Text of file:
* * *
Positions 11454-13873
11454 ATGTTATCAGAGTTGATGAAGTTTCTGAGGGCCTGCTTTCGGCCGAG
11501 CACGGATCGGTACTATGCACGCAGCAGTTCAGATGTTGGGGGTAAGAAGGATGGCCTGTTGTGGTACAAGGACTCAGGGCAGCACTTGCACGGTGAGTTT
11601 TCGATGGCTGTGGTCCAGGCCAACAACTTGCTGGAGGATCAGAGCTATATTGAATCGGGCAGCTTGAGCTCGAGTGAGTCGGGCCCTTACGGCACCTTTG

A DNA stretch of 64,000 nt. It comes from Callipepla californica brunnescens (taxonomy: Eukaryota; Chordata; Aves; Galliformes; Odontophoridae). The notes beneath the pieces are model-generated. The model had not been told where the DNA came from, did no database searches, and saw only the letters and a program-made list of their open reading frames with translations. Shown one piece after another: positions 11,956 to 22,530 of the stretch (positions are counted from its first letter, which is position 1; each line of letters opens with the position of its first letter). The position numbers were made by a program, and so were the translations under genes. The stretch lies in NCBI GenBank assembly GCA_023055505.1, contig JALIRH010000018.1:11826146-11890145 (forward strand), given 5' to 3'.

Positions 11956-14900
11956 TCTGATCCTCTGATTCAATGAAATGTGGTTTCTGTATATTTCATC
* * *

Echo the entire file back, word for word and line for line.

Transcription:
Positions 11454-13873
11454 ATGTTATCAGAGTTGATGAAGTTTCTGAGGGCCTGCTTTCGGCCGAG
11501 CACGGATCGGTACTATGCACGCAGCAGTTCAGATGTTGGGGGTAAGAAGGATGGCCTGTTGTGGTACAAGGACTCAGGGCAGCACTTGCACGGTGAGTTT
11601 TCGATGGCTGTGGTCCAGGCCAACAACTTGCTGGAGGATCAGAGCTATATTGAATCGGGCAGCTTGAGCTCGAGTGAGTCGGGCCCTTACGGCACCTTTG

A DNA stretch of 64,000 nt. It comes from Callipepla californica brunnescens (taxonomy: Eukaryota; Chordata; Aves; Galliformes; Odontophoridae). The notes beneath the pieces are model-generated. The model had not been told where the DNA came from, did no database searches, and saw only the letters and a program-made list of their open reading frames with translations. Shown one piece after another: positions 11,956 to 22,530 of the stretch (positions are counted from its first letter, which is position 1; each line of letters opens with the position of its first letter). The position numbers were made by a program, and so were the translations under genes. The stretch lies in NCBI GenBank assembly GCA_023055505.1, contig JALIRH010000018.1:11826146-11890145 (forward strand), given 5' to 3'.

Positions 11956-14900
11956 TCTGATCCTCTGATTCAATGAAATGTGGTTTCTGTATATTTCATC